Conference closing session looks beyond FP6

November 15, 2002

Brussels, 14 Nov 2002

'Corner your representatives at the Convention, put pressure on them,' said EU Research Commissioner Philippe Busquin on 13 November. He made the plea with the aim of seeing scientific progress awarded more importance in the treaty being drawn up by the Convention.

The Commissioner was speaking at the closing session of the Sixth Framework Programme (FP6) launch conference. Joining him in a round table were a number of high level politicians and researchers, who looked beyond FP6 to the challenges ahead.

'Beyond FP6 we need a strategic vision incorporating all the players,' said French Minister for Research, Claudie Haigneré. 'We need to get rid of the ambivalent attitude towards progress. I hope we can all face up to this challenge, not just for the future of research, but for the future of Europe.'

The draft treaty drawn up by head of the European Convention, Valéry Giscard d'Estaing, already contains a line encouraging scientific progress. 'But this is not sufficient,' said Chair of EURAB, the European research advisory board, Helga Nowotny.

The treaty needs to make research part of our European identity and to include clauses on knowledge production and the knowledge society, said Professor Nowotny, 'otherwise we will miss an opportunity, as conventions are not re-written very frequently!'.

Looking beyond FP6, Professor Nowotny said that Europe has three pillars which need to be intertwined: new discovery and knowledge production, innovation, and education 'in the widest sense of the word'.

Innovation was also highlighted as a priority by EU Commissioner for Enterprise and Information Society Erkki Liikanen. He put some of the responsibility with national governments to encourage innovation, and said that they should do this by creating open and competitive markets, establishing a Community patent ('the slow progress on which is highly regrettable'), encouraging entrepreneurship and cooperation between research and industry through clustering, and through encouraging participation in the Framework Programmes.

President and CEO of Italy's Bracco Group, Diana Bracco, called for the establishment of a technology foresight programme so as to make national technology systems consistent and coherent. Ms Bracco's priorities for the future are scientific excellence, consideration of ethical questions and global competition. She called on the EU to select one priority for the future, saying that 'if Europe could choose one issue, we would be more effective in achieving results.'

A significant number of changes have already been made between the Fifth and the Sixth Framework Programmes. French MEP and rapporteur for the Sixth Framework Programme Gérard Caudron, emphasised this point, joking that 'FP6 has now more or less lost its number six!' The Parliament has, however, ensured that everyone's needs are catered for, he added. Looking ahead to FP7, Mr Caudron requested that sufficient funds are made available to get ITER, the international experimental fusion reactor project, up and running.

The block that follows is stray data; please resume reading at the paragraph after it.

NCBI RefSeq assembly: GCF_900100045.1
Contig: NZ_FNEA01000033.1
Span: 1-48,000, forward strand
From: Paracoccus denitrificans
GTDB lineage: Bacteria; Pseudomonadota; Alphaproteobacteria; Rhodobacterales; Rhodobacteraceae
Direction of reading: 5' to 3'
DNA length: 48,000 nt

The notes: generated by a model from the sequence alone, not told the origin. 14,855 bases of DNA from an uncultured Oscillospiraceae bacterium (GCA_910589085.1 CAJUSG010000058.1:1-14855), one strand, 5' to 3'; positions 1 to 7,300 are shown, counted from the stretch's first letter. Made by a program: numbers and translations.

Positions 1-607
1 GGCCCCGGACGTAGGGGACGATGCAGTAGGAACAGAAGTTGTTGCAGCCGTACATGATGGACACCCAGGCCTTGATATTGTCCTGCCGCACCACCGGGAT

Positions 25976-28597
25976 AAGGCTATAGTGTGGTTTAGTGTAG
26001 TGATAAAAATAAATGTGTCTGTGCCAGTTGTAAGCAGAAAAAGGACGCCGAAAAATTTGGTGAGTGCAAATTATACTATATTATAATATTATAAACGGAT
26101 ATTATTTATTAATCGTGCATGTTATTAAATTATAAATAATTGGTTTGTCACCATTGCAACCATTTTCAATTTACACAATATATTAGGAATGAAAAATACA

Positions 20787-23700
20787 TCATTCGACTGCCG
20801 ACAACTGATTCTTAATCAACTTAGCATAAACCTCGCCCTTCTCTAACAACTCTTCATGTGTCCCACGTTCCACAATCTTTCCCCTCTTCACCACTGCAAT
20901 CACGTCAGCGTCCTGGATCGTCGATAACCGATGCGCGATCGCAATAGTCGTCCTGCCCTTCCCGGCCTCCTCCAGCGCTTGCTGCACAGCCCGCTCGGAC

Referring to the target, agreed by the European Council, of spending three per cent of GDP on research by 2010, Belgian Minister of Research Charles Picqué was realistic. 'Despite the fact that we have given our commitment, scientific research is going to remain vulnerable when priorities are set,' said the minister. 'We often have ambitious ideas for the future, but are sometimes unable to agree on them,' he said.

The conference attracted over 8,500 participants, making it the largest ever Commission conference. With participants representing 65 countries and all five continents, Mr Busquin's description of the event as a 'mini European Research Area village' was very apt.

'I always said the Framework Programme was just a tool,' said the Commissioner, referring the end goal of creating a European Research Area. 'This is just the start. FP6 must contribute to keeping the dynamic going.'

'It is our responsibility to built the European Research Area,' said Claudie Haigneré. The work ahead was also highlighted by Helga Nowotny, who claimed that 'we have come a long way, ERA is out there  but it still needs to take a more concrete shape.'

For further information on the conference, please visit:

CORDIS RTD-NEWS/© European Communities, 2001     

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